University courses routinely change from year to year for all sorts of reasons. Changes are usually minor and the reasons straightforward - for example, changes in staff, a refresh of modules or course content, perhaps a new and exciting area of study being introduced.

But sometimes changes can be significant, leading to a detrimental impact on your overall experience. If this is the case, it may constitute a breach of your rights (under the Consumer Protection from Unfair Trading Regulations or the Unfair Terms in Consumer Contracts Regulations), and you may have grounds to complain to your university.

In our recent research, one in 10 (12%) university students reported an advertised module not being available anymore, 11% reported that their course content had substantially changed and one in 20 told us that the timing of some of their teaching had significantly altered.

It's a good idea to ask your uni or college under what circumstances they will change an aspect of a course, and what the process is for informing you about this.
 

Things to look out for when choosing courses

While some changes to your course can't be predicted, it's always worth researching upfront certain aspects of a course before applying to avoid unnecessary surprises. Our advice is to check the course smallprint - here are some things to double check in the terms and conditions or speak to your university about:
 
  • Location: many universities have multiple campuses so check where teaching for your course will be based and that it suits where you’re planning to live. If there’s a significant change in course location, you could have a case for complaint.
  • Timetable: you won’t find out when your lectures will be until you get to uni and start to select your preferred modules – but if you're a part-time student (or on a course with a lot of part-time students) you might find that the hours are designed to fit around students with work and families to juggle – so evenings and weekend lectures are a possibility.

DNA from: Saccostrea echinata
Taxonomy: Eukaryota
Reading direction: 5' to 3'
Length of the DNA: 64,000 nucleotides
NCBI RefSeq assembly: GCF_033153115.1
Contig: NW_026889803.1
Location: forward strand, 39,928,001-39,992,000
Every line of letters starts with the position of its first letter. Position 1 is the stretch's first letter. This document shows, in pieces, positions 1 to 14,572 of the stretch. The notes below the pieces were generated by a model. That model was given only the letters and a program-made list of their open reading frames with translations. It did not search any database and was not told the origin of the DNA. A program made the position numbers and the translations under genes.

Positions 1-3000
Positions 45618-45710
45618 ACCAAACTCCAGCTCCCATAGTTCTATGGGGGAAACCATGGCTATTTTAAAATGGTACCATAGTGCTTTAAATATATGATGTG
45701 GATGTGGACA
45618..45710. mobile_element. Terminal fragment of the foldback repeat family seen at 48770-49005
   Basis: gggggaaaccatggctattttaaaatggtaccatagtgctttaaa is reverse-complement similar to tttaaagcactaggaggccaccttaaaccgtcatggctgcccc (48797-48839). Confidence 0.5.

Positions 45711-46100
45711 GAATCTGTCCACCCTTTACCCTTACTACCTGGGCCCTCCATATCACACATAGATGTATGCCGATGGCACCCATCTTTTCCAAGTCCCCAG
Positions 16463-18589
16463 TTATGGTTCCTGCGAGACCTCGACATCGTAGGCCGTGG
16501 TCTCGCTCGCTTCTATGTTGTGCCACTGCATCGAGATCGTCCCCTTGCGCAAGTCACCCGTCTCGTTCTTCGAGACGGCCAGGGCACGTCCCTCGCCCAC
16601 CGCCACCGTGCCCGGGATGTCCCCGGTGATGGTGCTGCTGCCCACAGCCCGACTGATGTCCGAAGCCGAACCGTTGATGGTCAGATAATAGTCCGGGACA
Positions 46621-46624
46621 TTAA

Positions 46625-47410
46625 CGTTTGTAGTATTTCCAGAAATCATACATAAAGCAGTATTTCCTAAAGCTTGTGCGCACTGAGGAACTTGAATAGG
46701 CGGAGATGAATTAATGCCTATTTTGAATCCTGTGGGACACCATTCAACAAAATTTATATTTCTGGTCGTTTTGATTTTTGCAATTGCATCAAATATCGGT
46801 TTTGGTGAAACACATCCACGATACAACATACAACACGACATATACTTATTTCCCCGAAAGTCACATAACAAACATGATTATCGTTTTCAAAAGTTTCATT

• Modules: course content can change from year-to-year so don't be surprised if the academic programme isn't exactly the same as what the prospectus said. But if it’s substantially changed, you do have the right to complain to your university.
  • Well-known lecturers: if part of the appeal of a course is a well-known academic or famous face being part of that university, check whether that person will actually be teaching any of the modules you're interested in. They may not have a teaching timetable at all and, even if they do, it may not be on an undergrad course.
  • Course accreditation: studying a course that's been accredited by a relevant body could give you a headstart when it comes to getting a job in your chosen industry, especially if there is a professional qualification in the field you plan to work in, so check before you apply. You can search for accredited courses using our course search tool.
  • Extra costs: your tuition fees won’t cover all the costs of your course, and you’ll need to factor extras such as books and course-specific equipment (from art materials to medical kit, depending on your course) into your budget. In particular, find out what add-ons are compulsory rather than opt-in, along with an estimate of how much you’ll need to put aside.